What could something written nearly 2,500 years ago have to say to us today? Well, a hell of a lot actually. As the programme notes have it, Sophocles’s tragedy Antigone is “modern and mythical”. This modern-dress production (the cast look like they might run a firm of international architects) is bold and handsome, with a minimalist set (Jan Versweyveld) dominated by an unforgiving moon/sun/godhead – although it could have done without the distracting video projections. The exultant contemporary translation by Anne Carson mixes the demotic with the classical: “Zeus hates a boaster!”
The plot is full of fratricide, confused loyalties, the dead unburied, blood, dirt and tyrannical acts that gets you in the gut. ‘Friends and family do not come before fatherland,’ says the tyrannical ruler Kreon (and insidiously sibilant Patrick O’Kane). ‘Evildoers have no status,’ he says – yeah, right!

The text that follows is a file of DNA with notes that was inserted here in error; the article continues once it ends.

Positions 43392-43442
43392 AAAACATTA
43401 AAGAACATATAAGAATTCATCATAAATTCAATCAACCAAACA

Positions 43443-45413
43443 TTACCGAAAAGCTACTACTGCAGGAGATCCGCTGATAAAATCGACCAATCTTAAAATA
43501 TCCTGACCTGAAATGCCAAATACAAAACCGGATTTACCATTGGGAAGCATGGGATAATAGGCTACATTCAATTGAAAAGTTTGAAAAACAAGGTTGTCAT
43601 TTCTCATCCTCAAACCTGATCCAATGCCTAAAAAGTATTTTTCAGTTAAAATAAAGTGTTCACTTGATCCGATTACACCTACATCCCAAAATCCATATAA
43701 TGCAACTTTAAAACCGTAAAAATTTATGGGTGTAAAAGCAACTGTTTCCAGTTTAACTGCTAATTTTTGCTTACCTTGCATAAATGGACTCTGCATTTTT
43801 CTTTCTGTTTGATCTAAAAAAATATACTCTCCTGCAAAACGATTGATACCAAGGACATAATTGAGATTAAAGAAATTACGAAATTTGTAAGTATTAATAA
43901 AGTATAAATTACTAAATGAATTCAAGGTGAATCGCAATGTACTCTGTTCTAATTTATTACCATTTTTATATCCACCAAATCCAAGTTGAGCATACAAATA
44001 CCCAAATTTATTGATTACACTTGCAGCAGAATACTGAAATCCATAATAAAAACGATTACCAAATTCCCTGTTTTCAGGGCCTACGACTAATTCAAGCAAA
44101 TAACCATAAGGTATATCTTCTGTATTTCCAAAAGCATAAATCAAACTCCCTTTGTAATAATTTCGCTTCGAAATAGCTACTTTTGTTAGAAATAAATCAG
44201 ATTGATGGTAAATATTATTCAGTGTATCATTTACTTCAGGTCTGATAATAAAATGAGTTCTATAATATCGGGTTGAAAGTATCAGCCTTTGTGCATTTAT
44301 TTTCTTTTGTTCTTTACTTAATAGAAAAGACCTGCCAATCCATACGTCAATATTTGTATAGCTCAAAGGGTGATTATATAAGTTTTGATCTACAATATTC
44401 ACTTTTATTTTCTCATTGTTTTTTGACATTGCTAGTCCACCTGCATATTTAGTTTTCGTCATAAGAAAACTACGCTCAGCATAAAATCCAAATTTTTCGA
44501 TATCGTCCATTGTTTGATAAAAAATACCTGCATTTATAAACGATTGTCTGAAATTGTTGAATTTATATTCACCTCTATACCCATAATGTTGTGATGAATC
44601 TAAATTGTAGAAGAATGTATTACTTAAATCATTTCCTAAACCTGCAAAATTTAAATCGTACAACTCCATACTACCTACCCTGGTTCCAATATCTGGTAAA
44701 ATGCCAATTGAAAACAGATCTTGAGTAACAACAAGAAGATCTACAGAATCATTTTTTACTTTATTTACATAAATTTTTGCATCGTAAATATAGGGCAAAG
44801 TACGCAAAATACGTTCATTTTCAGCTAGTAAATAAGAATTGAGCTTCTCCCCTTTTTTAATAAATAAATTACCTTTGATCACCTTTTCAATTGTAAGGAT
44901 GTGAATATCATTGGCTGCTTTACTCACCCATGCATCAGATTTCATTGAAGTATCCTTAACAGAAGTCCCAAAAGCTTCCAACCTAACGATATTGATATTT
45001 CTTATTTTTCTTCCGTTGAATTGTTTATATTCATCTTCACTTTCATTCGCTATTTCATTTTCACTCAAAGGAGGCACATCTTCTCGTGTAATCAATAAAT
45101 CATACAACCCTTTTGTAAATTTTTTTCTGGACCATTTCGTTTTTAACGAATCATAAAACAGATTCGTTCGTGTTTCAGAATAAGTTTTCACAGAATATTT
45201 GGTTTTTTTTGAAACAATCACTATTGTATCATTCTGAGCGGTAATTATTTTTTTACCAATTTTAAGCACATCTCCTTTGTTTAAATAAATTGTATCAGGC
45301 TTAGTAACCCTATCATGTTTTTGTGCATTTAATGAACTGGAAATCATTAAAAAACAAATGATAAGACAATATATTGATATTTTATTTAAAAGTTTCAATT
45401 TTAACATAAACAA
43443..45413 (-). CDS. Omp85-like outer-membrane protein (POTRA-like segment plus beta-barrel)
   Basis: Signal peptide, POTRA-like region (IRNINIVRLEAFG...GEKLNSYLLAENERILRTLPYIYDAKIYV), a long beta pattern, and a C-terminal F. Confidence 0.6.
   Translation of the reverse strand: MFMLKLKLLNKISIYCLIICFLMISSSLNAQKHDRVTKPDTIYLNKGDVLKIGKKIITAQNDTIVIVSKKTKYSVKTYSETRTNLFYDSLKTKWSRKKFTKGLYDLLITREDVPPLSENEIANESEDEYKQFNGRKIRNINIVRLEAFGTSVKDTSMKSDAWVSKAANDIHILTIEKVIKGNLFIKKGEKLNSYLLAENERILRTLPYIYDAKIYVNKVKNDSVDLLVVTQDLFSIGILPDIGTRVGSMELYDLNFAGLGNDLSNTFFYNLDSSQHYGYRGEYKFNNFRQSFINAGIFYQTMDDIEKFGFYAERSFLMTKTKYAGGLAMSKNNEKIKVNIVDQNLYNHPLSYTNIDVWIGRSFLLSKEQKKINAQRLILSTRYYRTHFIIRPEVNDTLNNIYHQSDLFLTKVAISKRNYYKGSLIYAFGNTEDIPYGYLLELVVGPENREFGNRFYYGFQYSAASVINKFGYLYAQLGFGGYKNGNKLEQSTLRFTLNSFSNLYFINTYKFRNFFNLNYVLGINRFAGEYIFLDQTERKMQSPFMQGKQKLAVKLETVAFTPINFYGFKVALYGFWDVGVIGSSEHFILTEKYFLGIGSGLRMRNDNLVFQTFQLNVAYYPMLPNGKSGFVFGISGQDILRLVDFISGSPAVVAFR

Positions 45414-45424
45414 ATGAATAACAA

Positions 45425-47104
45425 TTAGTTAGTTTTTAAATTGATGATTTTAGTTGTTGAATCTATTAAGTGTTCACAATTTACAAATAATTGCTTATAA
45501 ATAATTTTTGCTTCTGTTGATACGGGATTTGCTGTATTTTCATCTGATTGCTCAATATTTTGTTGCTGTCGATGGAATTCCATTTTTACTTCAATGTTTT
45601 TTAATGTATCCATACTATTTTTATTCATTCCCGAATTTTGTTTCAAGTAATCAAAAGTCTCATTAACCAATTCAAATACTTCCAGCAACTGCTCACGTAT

Antigone herself (a sometimes blanched and gaunt looking Juliette Binoche) has defied her uncle Kreon in an act of perfect piety (as she sees it) by burying her traitor brother, rather than leaving him out to rot. She must pay the price; or, will her own rage destroy her?
The direction from Ivo van Hove is precise and the cast riveting. At times the tiny Binoche seems outgunned, her voice often awkwardly reedy, but hers remains a blistering performance. And the soundscape by Daniel Freitag is aptly sullen and mood enhancing. Antigone requires concentration from an audience, but its rewards are manifold. ‘Bad conditions make people lose their minds,’ is a statement that is as true today as it was in ancient Greece. Maybe truer.